Bassem Youssef, a heart surgeon who became a wildly popular political satirist following the 2011 revolt that felled the durable autocratic regime of Hosni Mubarak, announced on Monday that his show would not be returning to the airwaves following months of uncertainty.
While the announcement stunned his fans, it did not come as a surprise: the program, called El Bernameg (The Program in Arabic), had been the target of state ire for its irreverent treatment of Egypt’s political figures.
The timing of the cancellation underscored the contracting space for freedom of speech and political criticism in Egypt since the ouster of its first freely elected president by the military in July 2013.
Since then, local and foreign journalists have been jailed while even secular-minded activists critical of the military have been targeted by authorities. The Muslim Brotherhood and their supporters have been outlawed while a severe crackdown has seen thousands killed and tens of thousands more imprisoned.
Mr. Youssef, who also gained popularity in the West while cultivating his image as Egypt’s Jon Stewart, said on Monday the program will not return due to pressures outside of his control. He thanked the Saudi-owned MBC Masr, a satellite channel that broadcast the show after it had been cancelled on a domestic satellite channel in November, for their efforts but declined to say exactly what lead to the decision to the pull the plug.
“They have tried as much they could, but unfortunately the circumstances and the pressures were bigger than any of us,” he said, referring to MBC Masr’s efforts to keep the show on the air.
“The Program in its current format will not be able to continue, neither on MBC nor any other Egyptian or Arabic channel,” he added.
Mr. Youssef declined to say in detail what he meant by “pressures” but repeatedly suggested that Egypt’s military backed government would not tolerate his brand of political humor. “The Program doesn’t have a space,” he said. “It’s not allowed.”
Long a target of successive regimes, including that of the Muslim Brotherhood linked Mohammed Morsi, who was ousted by the military last year; Mr. Youssef said he was no longer willing to risk his personal safety and that of his staff to continue the show. “I’m tired of struggling and fearing for my personal and my family’s safety and that of the people around me,” he said.
He suggested the show could not continue to be credible if the message – consistent and scathing jabs at authorities and the statist media – was watered down.
Mr. Youssef began his brand of comedy on YouTube during the 2011 uprising but quickly shot to fame when he scored a TV contract on Egyptian satellite channel ONTV. He later moved to CBC, another private Egyptian channel, before he was dismissed in November after taking jabs at the supporters of Abdel Fattah Al Sisi, the former military chief who ousted Mr. Morsi and was last week elected president in a lopsided poll.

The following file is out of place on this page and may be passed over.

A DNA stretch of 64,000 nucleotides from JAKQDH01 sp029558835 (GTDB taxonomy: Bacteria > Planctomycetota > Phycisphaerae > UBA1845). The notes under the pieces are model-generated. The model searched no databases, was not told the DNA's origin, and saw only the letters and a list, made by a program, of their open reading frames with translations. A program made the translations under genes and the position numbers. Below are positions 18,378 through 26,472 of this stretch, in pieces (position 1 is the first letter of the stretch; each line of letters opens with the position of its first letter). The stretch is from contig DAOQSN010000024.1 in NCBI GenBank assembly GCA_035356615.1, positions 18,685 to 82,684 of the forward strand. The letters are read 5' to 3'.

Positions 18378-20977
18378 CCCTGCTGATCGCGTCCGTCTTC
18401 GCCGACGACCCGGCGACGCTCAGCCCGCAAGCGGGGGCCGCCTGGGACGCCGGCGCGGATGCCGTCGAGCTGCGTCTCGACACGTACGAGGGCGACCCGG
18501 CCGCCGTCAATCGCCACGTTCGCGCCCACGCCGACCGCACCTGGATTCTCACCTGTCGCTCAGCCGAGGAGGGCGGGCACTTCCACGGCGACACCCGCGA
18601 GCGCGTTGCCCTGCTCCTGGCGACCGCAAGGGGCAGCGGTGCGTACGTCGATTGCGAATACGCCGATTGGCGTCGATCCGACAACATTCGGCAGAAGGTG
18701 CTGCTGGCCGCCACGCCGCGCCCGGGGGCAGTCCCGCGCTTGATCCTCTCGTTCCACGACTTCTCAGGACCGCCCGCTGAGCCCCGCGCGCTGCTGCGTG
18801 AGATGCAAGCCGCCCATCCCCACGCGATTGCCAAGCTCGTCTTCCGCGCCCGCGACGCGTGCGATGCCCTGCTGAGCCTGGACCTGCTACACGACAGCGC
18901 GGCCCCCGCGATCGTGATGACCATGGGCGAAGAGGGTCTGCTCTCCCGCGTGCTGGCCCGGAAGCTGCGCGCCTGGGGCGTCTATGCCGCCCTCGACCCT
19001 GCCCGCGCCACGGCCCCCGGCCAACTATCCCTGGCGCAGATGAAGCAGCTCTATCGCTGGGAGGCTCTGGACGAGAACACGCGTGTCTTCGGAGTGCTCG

The Saudi owned MBC Masr picked up the show but it didn’t last long. He was forced to take a hiatus last month by authorities who said his show could be seen as influencing voters during the presidential election period. It was scheduled to return on Friday before Mr. Youssef’s abrupt announcement on Monday.
Mr. Youssef said he could not continue the show on YouTube because ad revenue could not support the budget of the program and declined what he said were several offers to take it overseas. “The Program belongs in Egypt,” he said on Monday, speaking from the elaborate studio in Downtown Cairo and surrounded by staff and supporters.
Mr. Youssef, who saved his most pointed criticism for the Muslim Brotherhood and cheered the protests that eventually lead to their downfall, had made enemies on the many sides of Egypt’s divides. He was loathed by Islamists and later by supporters of Mr. Sisi. He even earned the ire of liberals who saw his support of the protests that lead to Mr. Morsi’s ouster as selling out on democracy.
Mr. Youssef dug in his heels, saying the Muslim Brotherhood didn’t have the power to shut him down and were not given enough time to do so.
When challenged by a journalist on Monday, who suggested that Mr. Youssef had “given up” and cancelling the show would be “unbecoming of a revolutionary,” Mr. Youssef bristled.
“I wish to do my job but I can’t,” he said. “You want me to stand here and chant slogans on stage?”
Instead, he said, cancelling the show is a signal of strength “not a message of fear.”
His somber statement on Monday was peppered with humor, bringing his supporters to standing ovations and, at times, tears. Close to the end of his press conference, Mr. Youssef couldn’t resist a final dig. “We are living in the most prosperous of democratic eras,” he quipped. “And anyone who says otherwise: cut off his tongue.”
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(via WSJ Blogs)